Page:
Cover image for Six days in Havana
Six days in Havana
Michener, James A. (James Albert), 1907-1997.
First edition.
Publication Information:
Austin : University of Texas Press, 1989.
Physical Description:
144 pages : illustrations (some color) ; 26 cm
Added Author:
Format :


Call Number
Material Type
Home Location
Item Holds
F1799.H34 M5 1989 Adult Non-Fiction Central Closed Stacks
F1799.H34 M5 1989 Adult Non-Fiction Central Closed Stacks

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James A. Michener, one of the most celebrated writers of our time, has an extraordinary talent for finding the essence of a place. His books give readers an unmistakable "you are there" feeling, whether set in the South Seas, Alaska, Afghanistan, or Poland. Six Days in Havana has the same immediacy, providing the first glimpses of a city that has been terra incognita to most North Americans for thirty years. With his associate, John Kings, Michener visited Havana during research for a novel on the Caribbean. He was only looking for a house and a sugar plantation in which to set the Cuban portion of his story, but he found much more to excite his interest. Fascinated initially by the spectacle of once-grand public buildings and ornate mansions slowly falling into ruin, Michener and Kings set out to explore all of Havana that they could see in six days. John Kings' evocative photographs and James Michener's insightful text record their impressions of Havana thirty years after the Revolution. The words and pictures beautifully complement each other, offering views of a city that many North Americans may never otherwise see. Michener and Kings visited residential districts, the downtown business and govemment zone, the old city, churches, museums, a distillery, coffee and sugar plantations in the outlying areas, LaVigÍa, the former home of Emest Hemingway and the fishing village Cojima, the setting for Hemingway's The Old Man and the Sea. They talked with about two hundrcd Cubans—laborers, offfice workers, Catholic religious, diplomats, and joumalists. Michener even held a no-holds-barred press conference for Cuban and foreign journalists. This is firsthand reporting of the finest kind. Michener's impressions of modern Havana open a unique window on a country that is so close and yet so inaccessible to most U.S. citizens.

Author Notes

James A. Michener, 1907 - 1997 James Albert Michener was born on February 3, 1907 in Doylestown, Pa. He earned an A.B. from Swarthmore College, an A.M. from Colorado State College of Education, and an M.A. from Harvard University. He taught for many years and was an editor for Macmillan Publishing Company. His first book, "Tales of the South Pacific," derived from Michener's service in the Pacific in World War II, won the 1947 Pulitzer Prize for Fiction and was the basis for the Rodgers and Hammerstein Broadway musical South Pacific, which won the 1950 Pulitzer Prize for Drama.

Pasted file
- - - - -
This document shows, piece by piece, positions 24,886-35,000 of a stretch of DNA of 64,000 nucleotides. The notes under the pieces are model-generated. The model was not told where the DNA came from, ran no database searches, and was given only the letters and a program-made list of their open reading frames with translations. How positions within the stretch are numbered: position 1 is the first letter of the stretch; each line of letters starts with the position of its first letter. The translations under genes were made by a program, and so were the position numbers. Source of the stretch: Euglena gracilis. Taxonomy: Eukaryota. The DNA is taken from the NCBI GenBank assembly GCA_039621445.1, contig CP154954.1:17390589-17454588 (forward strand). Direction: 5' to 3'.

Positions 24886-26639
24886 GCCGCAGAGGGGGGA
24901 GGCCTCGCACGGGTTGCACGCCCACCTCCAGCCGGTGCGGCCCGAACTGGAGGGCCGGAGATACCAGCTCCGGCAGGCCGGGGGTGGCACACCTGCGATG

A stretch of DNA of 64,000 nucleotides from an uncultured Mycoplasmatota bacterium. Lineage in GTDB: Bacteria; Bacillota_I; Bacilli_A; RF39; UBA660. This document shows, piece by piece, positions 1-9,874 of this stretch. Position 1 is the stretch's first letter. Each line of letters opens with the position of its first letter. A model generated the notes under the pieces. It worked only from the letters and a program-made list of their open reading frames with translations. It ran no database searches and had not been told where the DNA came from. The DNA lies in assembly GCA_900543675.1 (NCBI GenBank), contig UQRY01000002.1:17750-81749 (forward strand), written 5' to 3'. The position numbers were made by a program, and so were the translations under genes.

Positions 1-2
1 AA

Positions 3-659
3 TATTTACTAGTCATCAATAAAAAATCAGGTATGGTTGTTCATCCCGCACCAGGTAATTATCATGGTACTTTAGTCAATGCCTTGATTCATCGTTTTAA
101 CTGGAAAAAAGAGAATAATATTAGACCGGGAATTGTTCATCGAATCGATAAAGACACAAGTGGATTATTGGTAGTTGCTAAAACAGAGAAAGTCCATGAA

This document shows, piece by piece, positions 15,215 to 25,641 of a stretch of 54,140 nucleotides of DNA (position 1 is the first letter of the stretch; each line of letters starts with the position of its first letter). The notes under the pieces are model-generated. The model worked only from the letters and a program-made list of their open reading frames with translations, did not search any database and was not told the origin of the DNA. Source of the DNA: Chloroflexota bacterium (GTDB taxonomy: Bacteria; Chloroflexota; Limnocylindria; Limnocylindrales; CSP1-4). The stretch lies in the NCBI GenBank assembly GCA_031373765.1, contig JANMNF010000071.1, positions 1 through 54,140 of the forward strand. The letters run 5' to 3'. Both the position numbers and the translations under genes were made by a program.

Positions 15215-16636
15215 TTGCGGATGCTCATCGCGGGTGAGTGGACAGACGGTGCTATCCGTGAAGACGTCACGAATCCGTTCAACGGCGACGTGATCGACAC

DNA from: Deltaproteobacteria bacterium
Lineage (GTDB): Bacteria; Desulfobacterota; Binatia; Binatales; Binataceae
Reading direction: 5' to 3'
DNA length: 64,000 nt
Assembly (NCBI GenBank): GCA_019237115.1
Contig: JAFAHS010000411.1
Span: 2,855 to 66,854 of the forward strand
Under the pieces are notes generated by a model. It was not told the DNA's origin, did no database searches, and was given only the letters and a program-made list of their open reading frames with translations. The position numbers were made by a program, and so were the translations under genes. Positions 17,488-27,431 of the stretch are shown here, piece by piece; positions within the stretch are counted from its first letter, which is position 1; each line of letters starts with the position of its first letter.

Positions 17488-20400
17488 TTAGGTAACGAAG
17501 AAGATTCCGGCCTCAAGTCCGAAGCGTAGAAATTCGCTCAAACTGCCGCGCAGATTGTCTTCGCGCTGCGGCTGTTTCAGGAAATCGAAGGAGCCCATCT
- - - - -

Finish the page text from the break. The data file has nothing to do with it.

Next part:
Michener completed close to 40 novels. Some other epic works include "Hawaii," "Centennial," "Space," and "Caribbean." He also wrote a significant amount of nonfiction including his autobiography "The World Is My Home."

Among his many other honors, James Michener received the Presidential Medal of Freedom in 1977. He was married to Patti Koon in 1935; they divorced in 1948. He married Vange Nord in 1948 (divorced 1955) and Mari Yoriko Sabusawa in 1955 (deceased 1994). He died in 1997 in Austin, Texas.

(Bowker Author Biography)

Reviews 2

Booklist Review

Nearing completion of his recent novel, Caribbean [BKL S 1 89], Michener was stymied by his inability to visit Cuba and truly visualize some elements of his characters' lives. With much ado--readily explained here--Michener was finally granted a six-day pass from the U.S. government. Accompanied by his assistant and photographer, John Kings, Michener toured Havana and its environs, with an eye turned toward history and Kings' camera focused on the present. This beautifully illustrated record of their whirlwind trip provides new insights into the country. --Denise Perry Donavin

Library Journal Review

While researching his latest novel, Michener stopped in Havana and what he found there struck him so that he wrote this separate volume about it. The meat of the book was gleaned from interviews with close to 200 Cubans of widely assorted backgrounds and positions, and concerns how the country has progressed after 90 years of independence from Spain and under the 30-year leadership of Castro. Kings's many photographs are a fine complement to the text. Bound to be in demand by Michener's numerous fans. Literary Guild alternate; Doubleday Book Club selection.-- MR (c) Copyright 2010. Library Journals LLC, a wholly owned subsidiary of Media Source, Inc. No redistribution permitted.

Table of Contents

John KingsJames A. MichenerJohn Kings
Havana Boundp. 7
Imagesp. 17
First Impressionsp. 26
Roaming Havanap. 43
Finding My House in El Cerrop. 69
Placid Experiencesp. 77
Coffee or Sugar?p. 85
In Havanap. 95
The Old Cityp. 102
The Gilded Agep. 109
Faded Gloryp. 116
Street Life Todayp. 125
Cubansp. 131
America in Cubap. 138